Monday, June 30, 2008

Voices in the conversation

At Classical Conversations, education is built around voices: voices in recitation, voices in conversation, voices echoing in celebration.

My education--and I don't mean just my formal education--has been influenced by many voices. These are the thoughts I bring to conversations between myself and authors.

As a prolific reader, devoted to gleaning tips and tricks to equip Christians to educate their children well, I am easily influenced by Austen, Angelou, and Kipling. They all had a lot to say about families, church, government, and educating children.

As a Christian, I am prejudiced toward the church equipping parents to teach children to hide God’s word in their heart. That implies rigorous academics, as C.S. Lewis, Dorothy Sayers, and Tyndale said.

Because I am interested in excellence in academics for families, I am required to look at the successes of the only place and period of time where all families read well. So, I read Neil Postman, who described that defining era in early American history as the Age of Typography.

Washington, Jefferson, and Adams all wrote about that period of education. I also read Douglas Wilson with his practical advice on building classical, Christian academies. My collection of nineteenth century American textbooks confirms the content children learned.

I am trying to determine how to help the church recover its mandate to educate, so I read authors who are interested in the same question. Augustine, Aquinas, and Tyndale offer many ideas as do modern writers like Wilhoit, Farley, Burgess, Ward, and Holmes.

And I cannot forget the secularists. Bennett, Hirsh, Adler (even after his conversion), and Damon cry out for a return to the classics and a classical education, and they try to get the state to comply.

I am required to be well read if I am to address the ideological and practical outcomes of equipping tired, overworked parents to consider developing the habit of living for Christ within their family.

What voices have influenced you as an educator and student? Click on "comments" to add your thoughts to the conversation.

Friday, June 27, 2008


Questions about the "who" and "what" of education have very little meaning without an answer to the most important question: Why? What is the purpose of education?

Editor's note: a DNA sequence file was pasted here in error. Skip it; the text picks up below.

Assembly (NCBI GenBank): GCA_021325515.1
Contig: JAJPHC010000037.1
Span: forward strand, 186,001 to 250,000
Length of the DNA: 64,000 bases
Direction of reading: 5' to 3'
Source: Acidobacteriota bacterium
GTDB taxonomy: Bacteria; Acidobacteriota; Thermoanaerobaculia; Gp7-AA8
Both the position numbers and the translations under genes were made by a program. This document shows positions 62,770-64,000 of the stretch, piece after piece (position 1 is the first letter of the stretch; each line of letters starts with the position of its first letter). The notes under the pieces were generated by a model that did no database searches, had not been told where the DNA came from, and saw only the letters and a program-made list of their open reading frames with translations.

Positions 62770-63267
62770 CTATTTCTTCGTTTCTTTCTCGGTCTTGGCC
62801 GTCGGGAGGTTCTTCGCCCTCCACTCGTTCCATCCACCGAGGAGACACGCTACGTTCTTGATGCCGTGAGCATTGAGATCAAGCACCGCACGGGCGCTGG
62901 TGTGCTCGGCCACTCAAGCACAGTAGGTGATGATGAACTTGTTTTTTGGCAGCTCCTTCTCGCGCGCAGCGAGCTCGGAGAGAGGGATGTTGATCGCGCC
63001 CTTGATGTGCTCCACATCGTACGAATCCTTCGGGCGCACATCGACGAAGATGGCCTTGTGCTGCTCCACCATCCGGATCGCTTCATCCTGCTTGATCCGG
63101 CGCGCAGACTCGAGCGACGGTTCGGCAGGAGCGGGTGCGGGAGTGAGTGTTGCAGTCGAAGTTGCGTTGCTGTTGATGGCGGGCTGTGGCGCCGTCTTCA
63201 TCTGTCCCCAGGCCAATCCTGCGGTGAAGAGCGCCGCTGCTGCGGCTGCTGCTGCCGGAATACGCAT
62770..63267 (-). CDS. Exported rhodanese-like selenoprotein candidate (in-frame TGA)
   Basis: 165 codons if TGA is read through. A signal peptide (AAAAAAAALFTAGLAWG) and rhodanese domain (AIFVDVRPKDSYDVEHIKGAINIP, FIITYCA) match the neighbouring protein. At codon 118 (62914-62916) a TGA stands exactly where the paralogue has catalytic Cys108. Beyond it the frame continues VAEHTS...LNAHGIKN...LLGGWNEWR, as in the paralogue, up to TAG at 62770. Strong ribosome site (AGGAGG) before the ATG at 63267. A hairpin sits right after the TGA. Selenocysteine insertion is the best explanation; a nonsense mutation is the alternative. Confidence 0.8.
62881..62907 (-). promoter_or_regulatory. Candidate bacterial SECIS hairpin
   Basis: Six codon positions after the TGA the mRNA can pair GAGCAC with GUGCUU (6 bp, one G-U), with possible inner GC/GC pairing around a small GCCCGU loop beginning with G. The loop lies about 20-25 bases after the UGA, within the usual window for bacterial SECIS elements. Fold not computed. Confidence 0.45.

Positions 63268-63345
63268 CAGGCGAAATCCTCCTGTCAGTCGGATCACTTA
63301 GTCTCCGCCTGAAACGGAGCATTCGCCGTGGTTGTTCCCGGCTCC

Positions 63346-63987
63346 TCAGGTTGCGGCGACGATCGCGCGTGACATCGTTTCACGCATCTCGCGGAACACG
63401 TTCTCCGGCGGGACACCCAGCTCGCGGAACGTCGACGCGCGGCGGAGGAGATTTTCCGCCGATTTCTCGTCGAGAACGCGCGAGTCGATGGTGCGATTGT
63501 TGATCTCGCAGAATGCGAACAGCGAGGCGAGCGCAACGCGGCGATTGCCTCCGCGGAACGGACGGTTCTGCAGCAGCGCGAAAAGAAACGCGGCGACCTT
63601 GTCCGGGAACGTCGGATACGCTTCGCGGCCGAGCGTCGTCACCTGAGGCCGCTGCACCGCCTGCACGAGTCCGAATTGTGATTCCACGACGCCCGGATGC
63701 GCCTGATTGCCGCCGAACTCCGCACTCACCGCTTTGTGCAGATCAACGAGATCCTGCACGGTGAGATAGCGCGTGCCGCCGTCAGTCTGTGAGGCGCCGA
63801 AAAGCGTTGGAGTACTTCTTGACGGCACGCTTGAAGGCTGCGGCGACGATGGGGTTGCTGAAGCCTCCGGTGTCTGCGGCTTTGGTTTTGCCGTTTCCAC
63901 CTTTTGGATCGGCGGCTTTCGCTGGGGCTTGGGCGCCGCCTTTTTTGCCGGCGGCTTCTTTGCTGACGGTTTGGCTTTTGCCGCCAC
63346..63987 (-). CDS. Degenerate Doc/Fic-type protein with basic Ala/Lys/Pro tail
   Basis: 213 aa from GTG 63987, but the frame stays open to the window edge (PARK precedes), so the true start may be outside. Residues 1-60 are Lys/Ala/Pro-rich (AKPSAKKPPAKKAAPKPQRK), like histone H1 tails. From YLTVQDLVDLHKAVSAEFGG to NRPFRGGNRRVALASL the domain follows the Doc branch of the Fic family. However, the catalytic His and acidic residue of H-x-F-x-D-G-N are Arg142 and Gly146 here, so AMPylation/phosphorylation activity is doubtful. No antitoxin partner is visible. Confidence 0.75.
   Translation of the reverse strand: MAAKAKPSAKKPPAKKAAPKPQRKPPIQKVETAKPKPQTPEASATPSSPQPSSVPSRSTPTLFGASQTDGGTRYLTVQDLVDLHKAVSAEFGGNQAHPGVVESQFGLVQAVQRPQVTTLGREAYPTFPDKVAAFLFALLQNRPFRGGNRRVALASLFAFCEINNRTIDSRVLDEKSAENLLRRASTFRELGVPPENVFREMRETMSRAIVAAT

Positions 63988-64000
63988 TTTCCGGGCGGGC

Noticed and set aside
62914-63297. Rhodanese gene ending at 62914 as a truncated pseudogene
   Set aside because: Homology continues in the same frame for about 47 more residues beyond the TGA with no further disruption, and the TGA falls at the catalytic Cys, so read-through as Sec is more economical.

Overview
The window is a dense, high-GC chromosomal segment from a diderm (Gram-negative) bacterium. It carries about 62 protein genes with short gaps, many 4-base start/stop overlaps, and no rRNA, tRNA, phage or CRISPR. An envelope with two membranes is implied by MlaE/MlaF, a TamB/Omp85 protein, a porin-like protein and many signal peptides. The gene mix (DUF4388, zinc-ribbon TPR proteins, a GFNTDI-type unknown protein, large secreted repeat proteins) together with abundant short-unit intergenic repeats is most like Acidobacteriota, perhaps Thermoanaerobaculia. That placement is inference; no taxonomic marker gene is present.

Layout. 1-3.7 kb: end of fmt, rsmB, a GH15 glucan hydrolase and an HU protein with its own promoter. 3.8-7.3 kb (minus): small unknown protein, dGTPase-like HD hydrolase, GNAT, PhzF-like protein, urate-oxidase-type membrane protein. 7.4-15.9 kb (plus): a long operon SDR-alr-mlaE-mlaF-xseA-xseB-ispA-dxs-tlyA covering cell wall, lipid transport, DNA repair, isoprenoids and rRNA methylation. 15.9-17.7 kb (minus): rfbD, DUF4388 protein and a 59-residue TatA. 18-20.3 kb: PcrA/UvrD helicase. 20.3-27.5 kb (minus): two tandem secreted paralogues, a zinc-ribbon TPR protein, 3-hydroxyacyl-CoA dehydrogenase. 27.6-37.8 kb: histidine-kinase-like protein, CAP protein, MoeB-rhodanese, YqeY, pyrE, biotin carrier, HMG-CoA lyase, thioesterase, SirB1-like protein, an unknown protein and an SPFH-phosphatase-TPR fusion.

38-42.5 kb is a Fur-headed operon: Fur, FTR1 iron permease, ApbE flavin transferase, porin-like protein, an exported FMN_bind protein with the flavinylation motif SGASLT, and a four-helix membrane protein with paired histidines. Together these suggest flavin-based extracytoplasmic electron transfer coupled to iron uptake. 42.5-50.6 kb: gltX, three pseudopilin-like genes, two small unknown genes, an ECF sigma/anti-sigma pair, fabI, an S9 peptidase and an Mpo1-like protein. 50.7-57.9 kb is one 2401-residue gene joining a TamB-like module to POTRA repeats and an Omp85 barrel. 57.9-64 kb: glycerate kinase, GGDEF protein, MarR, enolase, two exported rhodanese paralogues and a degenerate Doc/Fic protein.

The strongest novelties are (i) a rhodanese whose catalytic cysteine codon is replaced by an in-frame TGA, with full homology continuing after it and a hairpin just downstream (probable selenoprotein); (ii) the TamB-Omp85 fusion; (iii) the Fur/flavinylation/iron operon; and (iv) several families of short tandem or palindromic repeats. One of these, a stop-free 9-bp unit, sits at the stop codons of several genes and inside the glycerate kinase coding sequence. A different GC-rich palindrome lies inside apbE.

Douglas Wilson, author of Recovering the Lost Tools of Learning (Crossway Books, 1991) and founder of the Association of Classical and Christian Schools, concludes in this way:

“The Christian educator’s job is not to require the students to spend all their time gazing at the sun. Rather, we want them to examine everything else in the light the sun provides. It would be utmost folly to try to blacken the sun in order to study the world around us ‘objectively.’ Because all truth comes from God, the universe is coherent. Without God, particulars have no relationship to other particulars. Each subject has no relationship to any other subject. Christian educators must reject this understanding of the universe as a multiverse; the world is more than an infinite array of absurd ‘facts.’ The fragmentation of knowledge must therefore be avoided. History bears a relation to English, and biology a relation to philosophy; they all unite in the queen of the sciences, theology.”

The sad thing is when we try to give education meaning apart from God. The June 25 post on Education Policy Blog talked about the importance of "moral education." According to a study published by William Damon

“...more than a quarter of young people are 'disengaged' and about a fifth have actually found something meaningful to which they wanted to dedicate their lives. The vast numbers in between have not given up on meaningfulness but haven’t found a way to make sense of their lives either.”

As Christian educators, we know that education is hollow apart from God. Our goal is to restore the purpose of education, which can be summarized in a word: catechesis. From the Greek, meaning to resound or echo, to celebrate or initiate, to repeat another’s words and deeds, catechesis is the process by which persons are initiated into the Christian community and its faith, revelation, and vocation.

It is the process by which persons, throughout their lifetimes, are continually converted and nurtured, transformed and formed, by and in its living tradition. Every activity, including education, is used by the church to celebrate and imitate the words or actions of God.

Only in pursuit of catechesis does education truly have purpose.

Wednesday, June 25, 2008

What should be taught?

We must teach truth to our families. In John 14:6, Jesus says He is the truth. Isaiah 29:14 and 1 Corinthians 1:19 illustrate what will happen if we do not teach Jesus as truth: “I will destroy the wisdom of the wise; the intelligence of the intelligent I will frustrate.”